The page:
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    ABSTRACT: Deficiencies in respiratory-chain complexes lead to a variety of clinical phenotypes resulting from inadequate energy production by the mitochondrial oxidative phosphorylation system. Defective expression of mtDNA-encoded genes, caused by mutations in either the mitochondrial or nuclear genome, represents a rapidly growing group of human disorders. By whole-exome sequencing, we identified two unrelated individuals carrying compound heterozygous variants in TRMT5 (tRNA methyltransferase 5). TRMT5 encodes a mitochondrial protein with strong homology to members of the class I-like methyltransferase superfamily. Both affected individuals presented with lactic acidosis and evidence of multiple mitochondrial respiratory-chain-complex deficiencies in skeletal muscle, although the clinical presentation of the two affected subjects was remarkably different; one presented in childhood with failure to thrive and hypertrophic cardiomyopathy, and the other was an adult with a life-long history of exercise intolerance. Mutations in TRMT5 were associated with the hypomodification of a guanosine residue at position 37 (G37) of mitochondrial tRNA; this hypomodification was particularly prominent in skeletal muscle. Deficiency of the G37 modification was also detected in human cells subjected to TRMT5 RNAi. The pathogenicity of the detected variants was further confirmed in a heterologous yeast model and by the rescue of the molecular phenotype after re-expression of wild-type TRMT5 cDNA in cells derived from the affected individuals. Our study highlights the importance of post-transcriptional modification of mitochondrial tRNAs for faithful mitochondrial function. Copyright © 2015 The Authors. Published by Elsevier Inc. All rights reserved.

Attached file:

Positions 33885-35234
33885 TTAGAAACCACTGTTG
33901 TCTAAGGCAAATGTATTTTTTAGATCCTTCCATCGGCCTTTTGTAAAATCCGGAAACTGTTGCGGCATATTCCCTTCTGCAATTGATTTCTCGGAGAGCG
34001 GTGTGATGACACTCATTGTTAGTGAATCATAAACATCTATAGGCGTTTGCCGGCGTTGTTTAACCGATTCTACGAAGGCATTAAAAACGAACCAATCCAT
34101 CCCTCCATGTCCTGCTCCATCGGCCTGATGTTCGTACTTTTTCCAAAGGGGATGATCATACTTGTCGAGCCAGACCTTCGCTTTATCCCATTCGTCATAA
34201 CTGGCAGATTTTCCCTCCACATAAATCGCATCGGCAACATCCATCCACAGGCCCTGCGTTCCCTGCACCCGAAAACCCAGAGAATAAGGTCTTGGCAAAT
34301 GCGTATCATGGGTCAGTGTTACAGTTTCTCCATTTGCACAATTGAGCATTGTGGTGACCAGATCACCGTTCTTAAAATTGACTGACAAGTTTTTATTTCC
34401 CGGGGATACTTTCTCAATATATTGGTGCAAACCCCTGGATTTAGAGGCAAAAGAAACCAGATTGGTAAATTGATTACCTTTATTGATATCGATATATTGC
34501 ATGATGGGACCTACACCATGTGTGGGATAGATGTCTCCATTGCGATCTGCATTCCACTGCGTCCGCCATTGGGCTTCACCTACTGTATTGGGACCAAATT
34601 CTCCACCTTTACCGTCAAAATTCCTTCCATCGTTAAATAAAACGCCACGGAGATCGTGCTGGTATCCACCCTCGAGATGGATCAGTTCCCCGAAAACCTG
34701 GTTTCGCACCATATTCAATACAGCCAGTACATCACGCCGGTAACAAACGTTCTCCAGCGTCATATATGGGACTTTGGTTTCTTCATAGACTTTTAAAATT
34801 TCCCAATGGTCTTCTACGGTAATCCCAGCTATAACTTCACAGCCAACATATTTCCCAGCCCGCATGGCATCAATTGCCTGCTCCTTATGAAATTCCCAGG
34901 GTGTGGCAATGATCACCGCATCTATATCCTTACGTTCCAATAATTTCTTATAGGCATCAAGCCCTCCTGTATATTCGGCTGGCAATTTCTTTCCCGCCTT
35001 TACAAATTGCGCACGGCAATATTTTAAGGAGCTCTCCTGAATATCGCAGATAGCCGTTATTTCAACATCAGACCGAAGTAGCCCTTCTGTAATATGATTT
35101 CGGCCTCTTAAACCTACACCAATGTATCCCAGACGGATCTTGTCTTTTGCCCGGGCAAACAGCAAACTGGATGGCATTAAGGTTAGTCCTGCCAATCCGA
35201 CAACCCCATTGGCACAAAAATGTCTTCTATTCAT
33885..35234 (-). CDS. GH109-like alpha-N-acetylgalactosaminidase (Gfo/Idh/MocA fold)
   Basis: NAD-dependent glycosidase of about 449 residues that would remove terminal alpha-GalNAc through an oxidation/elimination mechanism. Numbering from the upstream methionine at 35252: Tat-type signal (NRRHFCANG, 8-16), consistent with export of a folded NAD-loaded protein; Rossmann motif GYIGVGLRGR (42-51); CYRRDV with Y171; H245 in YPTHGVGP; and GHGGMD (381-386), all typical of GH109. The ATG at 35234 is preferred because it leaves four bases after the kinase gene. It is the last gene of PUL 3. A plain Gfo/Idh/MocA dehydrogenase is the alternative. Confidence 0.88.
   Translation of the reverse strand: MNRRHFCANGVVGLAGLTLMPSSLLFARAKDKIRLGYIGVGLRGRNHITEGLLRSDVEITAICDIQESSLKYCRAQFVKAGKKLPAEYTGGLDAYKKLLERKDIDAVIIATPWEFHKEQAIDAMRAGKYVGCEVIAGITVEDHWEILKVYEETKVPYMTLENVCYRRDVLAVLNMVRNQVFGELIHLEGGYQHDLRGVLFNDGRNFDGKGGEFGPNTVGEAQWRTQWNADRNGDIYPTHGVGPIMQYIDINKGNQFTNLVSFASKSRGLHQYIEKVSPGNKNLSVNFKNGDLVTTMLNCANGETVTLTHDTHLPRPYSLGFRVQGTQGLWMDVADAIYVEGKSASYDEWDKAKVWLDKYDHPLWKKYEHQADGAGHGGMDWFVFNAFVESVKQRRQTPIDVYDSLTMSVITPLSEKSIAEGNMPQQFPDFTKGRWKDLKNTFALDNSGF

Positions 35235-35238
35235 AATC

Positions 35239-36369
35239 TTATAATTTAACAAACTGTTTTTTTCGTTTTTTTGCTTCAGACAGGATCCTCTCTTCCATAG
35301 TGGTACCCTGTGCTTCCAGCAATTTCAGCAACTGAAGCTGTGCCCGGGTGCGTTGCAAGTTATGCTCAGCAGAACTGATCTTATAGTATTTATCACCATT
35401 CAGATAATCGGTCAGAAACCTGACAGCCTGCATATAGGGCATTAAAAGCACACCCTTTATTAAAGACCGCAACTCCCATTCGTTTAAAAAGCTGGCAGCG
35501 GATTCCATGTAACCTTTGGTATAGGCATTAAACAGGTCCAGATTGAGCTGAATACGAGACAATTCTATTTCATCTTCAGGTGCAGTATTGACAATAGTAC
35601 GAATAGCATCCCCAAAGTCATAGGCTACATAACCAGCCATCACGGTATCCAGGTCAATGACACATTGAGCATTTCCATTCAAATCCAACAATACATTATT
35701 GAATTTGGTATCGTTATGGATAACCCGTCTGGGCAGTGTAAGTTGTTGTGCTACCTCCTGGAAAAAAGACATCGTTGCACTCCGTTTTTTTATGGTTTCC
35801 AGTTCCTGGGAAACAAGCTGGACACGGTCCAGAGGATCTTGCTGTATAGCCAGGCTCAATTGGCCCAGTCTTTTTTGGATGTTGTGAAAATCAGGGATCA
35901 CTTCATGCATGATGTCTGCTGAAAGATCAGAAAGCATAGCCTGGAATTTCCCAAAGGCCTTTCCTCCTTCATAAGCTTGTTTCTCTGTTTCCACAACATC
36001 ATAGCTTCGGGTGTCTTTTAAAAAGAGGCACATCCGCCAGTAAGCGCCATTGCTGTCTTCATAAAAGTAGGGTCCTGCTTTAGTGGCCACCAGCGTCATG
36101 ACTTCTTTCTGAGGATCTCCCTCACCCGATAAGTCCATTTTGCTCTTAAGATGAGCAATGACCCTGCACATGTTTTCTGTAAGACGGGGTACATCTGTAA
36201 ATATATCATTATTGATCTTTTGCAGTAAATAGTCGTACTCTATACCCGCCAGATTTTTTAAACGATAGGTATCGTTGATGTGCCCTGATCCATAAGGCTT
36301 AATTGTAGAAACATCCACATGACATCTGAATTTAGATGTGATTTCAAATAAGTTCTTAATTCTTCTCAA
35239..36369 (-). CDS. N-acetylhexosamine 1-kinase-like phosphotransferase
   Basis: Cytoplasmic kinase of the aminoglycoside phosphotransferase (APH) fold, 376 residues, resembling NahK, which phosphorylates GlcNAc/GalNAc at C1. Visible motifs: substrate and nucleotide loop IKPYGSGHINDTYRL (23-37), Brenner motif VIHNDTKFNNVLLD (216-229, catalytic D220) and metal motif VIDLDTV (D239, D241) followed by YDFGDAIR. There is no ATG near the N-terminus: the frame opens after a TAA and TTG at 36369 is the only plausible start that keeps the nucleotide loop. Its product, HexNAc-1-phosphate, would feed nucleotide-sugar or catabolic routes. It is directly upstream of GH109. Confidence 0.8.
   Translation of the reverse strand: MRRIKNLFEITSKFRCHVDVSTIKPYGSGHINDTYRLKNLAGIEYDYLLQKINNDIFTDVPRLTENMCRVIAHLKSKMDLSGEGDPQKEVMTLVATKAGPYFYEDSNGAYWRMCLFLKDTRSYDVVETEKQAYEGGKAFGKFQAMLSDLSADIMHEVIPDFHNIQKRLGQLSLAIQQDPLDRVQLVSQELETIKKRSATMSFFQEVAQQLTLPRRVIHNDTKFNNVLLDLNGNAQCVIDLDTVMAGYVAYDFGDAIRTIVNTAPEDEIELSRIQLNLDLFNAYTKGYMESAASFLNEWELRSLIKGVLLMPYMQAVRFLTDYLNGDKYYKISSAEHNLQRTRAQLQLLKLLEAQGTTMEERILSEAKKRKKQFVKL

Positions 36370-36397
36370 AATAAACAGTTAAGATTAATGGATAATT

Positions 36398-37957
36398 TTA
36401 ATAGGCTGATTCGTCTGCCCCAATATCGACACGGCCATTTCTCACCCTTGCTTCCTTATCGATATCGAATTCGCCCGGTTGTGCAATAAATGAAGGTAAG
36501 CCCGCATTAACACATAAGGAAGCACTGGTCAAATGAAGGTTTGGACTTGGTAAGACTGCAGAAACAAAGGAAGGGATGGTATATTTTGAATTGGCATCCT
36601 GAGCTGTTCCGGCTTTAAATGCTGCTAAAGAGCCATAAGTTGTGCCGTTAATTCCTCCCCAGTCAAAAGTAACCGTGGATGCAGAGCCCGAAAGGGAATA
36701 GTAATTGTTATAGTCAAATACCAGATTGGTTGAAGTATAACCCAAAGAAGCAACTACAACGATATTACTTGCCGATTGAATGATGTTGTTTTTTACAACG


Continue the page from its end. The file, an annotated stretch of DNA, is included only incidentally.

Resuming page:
The American Journal of Human Genetics 07/2015; 97(2). DOI:10.1016/j.ajhg.2015.06.011 · 10.93 Impact Factor